Together, this amazing girl and Clay Higgins plan to conquer cystic fibrosis
Bella Reed is a vibrant 14-year-old Lafayette girl with an active lifestyle. She's a star student at Cathedral Carmel who loves cheerleading and cheers for both her school and a competitive squad.
But it's not always easy.
Bella also has cystic fibrosis, which requires extensive breathing treatments in addition to taking more than 50 pills a day. CF is a chronic genetic illness that causes persistent lung infections and limits the ability to breathe.
Bella was in Washington, D.C., this week as a special guest of U.S. Rep. Clay Higgins for President Donald Trump’s first State of the Union address.
"I'm just so grateful Bella is healthy enough to be an ambassador for CF," her mom, Noelle Orlando Montgomery, said. "And I'm so thankful to Clay for taking such an interest in CF and for his commitment to finding a cure."
The story of this unlikely alliance began a few years ago when Higgins was filling in at a CF fundraiser in Youngsville. There he met Bella and learned about her battle against the disease. Since then, Montgomery said, he has been a steadfast ally in increasing awareness and pushing for research dollars for CF.
“Bella’s fight to overcome cystic fibrosis is a testament to her powerful and moving spirit," Higgins said. "I am honored to ... share her story with others as we take action to develop new treatments and research that mitigates the effects of cystic fibrosis."
Higgins has been working with the National Heart, Lung, and Blood Institute’s cystic fibrosis division to support research efforts and sustained federal funding.
He is also planning to introduce legislation that would improve care for pediatric patients as they transition to adult care.
The trip has been a bit of a whirlwind for mom and daughter. They learned of the invitation last week, arrived in the capital Monday night and flew home Wednesday.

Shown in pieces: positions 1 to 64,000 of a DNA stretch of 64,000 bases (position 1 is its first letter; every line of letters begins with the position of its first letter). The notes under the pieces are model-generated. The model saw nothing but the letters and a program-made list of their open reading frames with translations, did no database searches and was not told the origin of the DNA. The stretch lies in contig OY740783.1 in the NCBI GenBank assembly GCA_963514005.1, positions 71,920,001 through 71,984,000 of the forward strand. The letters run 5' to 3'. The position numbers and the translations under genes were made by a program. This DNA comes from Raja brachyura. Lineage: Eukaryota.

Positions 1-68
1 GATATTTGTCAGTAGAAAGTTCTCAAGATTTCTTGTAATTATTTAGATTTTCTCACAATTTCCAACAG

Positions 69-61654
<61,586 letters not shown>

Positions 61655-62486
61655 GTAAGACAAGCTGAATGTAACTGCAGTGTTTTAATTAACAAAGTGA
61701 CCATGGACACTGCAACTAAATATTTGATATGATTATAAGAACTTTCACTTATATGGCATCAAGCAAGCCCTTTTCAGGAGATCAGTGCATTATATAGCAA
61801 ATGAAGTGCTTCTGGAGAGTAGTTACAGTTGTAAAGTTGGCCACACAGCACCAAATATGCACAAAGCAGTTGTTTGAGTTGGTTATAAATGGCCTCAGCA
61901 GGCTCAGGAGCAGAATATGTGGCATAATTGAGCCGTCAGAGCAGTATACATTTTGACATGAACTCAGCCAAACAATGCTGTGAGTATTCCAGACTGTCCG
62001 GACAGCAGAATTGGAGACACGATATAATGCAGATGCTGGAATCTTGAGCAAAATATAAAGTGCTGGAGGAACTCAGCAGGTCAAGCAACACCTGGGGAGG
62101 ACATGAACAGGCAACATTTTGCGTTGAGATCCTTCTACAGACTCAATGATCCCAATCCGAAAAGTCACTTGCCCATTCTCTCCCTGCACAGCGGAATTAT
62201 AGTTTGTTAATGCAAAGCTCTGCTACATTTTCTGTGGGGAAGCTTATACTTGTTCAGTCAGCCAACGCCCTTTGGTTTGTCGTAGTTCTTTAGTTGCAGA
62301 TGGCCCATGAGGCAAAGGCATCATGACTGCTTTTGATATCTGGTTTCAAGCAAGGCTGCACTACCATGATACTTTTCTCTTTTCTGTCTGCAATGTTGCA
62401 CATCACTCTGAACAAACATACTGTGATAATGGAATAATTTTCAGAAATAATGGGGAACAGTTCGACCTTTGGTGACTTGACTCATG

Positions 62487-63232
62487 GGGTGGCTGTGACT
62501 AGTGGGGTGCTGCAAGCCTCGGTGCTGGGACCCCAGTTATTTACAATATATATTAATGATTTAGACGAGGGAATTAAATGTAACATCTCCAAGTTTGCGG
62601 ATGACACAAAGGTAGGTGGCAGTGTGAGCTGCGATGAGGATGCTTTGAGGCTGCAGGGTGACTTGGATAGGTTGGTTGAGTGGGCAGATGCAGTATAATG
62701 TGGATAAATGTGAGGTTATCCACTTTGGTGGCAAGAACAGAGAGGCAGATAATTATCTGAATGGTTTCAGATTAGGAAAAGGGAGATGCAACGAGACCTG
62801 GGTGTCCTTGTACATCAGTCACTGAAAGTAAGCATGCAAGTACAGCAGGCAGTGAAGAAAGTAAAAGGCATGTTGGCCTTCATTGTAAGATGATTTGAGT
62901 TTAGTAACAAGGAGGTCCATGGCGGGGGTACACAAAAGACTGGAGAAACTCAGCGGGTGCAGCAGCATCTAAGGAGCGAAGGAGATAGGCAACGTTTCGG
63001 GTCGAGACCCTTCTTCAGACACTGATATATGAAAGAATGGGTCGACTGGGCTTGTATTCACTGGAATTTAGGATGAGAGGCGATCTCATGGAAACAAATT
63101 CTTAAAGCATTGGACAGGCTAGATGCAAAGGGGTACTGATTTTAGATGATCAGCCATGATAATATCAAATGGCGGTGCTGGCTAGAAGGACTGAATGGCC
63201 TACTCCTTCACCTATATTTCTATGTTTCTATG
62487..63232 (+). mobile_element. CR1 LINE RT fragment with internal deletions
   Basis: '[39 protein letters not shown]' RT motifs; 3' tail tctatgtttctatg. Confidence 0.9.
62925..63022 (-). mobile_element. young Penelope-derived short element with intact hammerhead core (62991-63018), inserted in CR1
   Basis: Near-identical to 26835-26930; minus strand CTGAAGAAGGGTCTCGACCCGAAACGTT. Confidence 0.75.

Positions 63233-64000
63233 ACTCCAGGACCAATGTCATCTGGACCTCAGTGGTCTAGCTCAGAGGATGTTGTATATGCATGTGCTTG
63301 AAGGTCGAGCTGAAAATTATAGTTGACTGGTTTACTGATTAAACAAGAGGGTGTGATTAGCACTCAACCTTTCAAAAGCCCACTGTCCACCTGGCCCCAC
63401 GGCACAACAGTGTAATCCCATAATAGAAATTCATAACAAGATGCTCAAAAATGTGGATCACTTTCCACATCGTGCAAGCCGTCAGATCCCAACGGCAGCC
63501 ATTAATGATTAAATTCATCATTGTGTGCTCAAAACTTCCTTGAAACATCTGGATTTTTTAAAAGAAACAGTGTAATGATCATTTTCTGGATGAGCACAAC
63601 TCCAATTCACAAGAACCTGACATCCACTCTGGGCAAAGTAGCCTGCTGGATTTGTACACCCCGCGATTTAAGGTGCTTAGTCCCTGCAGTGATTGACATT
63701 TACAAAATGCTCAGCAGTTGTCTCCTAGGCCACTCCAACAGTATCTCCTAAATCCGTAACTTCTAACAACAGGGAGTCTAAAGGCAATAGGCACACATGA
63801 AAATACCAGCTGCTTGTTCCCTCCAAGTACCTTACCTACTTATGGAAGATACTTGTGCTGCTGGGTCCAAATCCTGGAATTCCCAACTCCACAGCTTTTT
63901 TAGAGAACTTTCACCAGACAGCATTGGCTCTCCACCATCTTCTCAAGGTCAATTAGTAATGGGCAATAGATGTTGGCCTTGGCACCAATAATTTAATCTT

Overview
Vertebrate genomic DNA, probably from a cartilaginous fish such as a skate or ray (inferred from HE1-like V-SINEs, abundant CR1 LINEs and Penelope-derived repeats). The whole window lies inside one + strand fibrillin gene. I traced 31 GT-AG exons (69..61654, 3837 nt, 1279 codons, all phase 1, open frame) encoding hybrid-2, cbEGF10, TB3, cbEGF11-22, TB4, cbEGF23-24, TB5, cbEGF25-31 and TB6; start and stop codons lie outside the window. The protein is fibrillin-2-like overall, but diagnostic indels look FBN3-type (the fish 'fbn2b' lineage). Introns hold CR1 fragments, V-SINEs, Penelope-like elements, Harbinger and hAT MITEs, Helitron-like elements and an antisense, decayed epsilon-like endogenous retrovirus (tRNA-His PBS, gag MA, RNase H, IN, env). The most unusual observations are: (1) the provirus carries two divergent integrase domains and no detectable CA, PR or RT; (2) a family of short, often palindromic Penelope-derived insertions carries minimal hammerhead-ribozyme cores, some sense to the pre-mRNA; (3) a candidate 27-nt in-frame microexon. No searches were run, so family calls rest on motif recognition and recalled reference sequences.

In addition to attending the State of the Union address, Bella's visit included lunch with Higgins in the congressional dining room and a tour of the capitol.
And, of course, she found time for a quick mani-pedi Tuesday morning.
Because, after all, "you can't go to the state of the union with your nails all raggedy!"
Bella said everyone made her feel very important. The level of security was impressive and she got to see things in person that many Americans never get the opportunity to see.
Montgomery was worried the president's speech might be a little stodgy for a 14-year-old, but Bella loved it.
She thought Trump was hilarious and she loved sitting so close to Melania and Ivanka Trump. There was also real emotion in the room, she said. She had to fight back tears several times during the address.
Bella wasn't one of the visitors Trump mentioned during his speech, but she was OK with that. After hearing the stories of other invited guests, she said, "those people were real heroes and they deserve to have their stories told. I was just happy to be sitting with them."
But the real hero to Bella is the man she calls "Mr. Clay." She has always believed there will be a cure for CF, but knowing that Higgins is fighting for a cure makes her feel like it's that much closer.
"I can just be a kid," Bella said, "because I know there's big people out there fighting for me."
Finding a cure for CF is much more than a talking point for Higgins, Montgomery said. "He doesn't stop. He really puts everything into it. He is spending his term trying to find a cure.
"And he made Bella feel like such a princess."
About cystic fibrosis
In the United States, more than 30,000 Americans live with cystic fibrosis, with nearly 1,000 new cases diagnosed each year. Seventy-five percent of people diagnosed are age 2 or younger, yet those who live past childhood have a life expectancy of just 37 years. Although the predicted median survival rate for cystic fibrosis patients has quadrupled in the last 50 years, the complexity of the disease and general lack of data on adult cystic fibrosis patients has hindered research.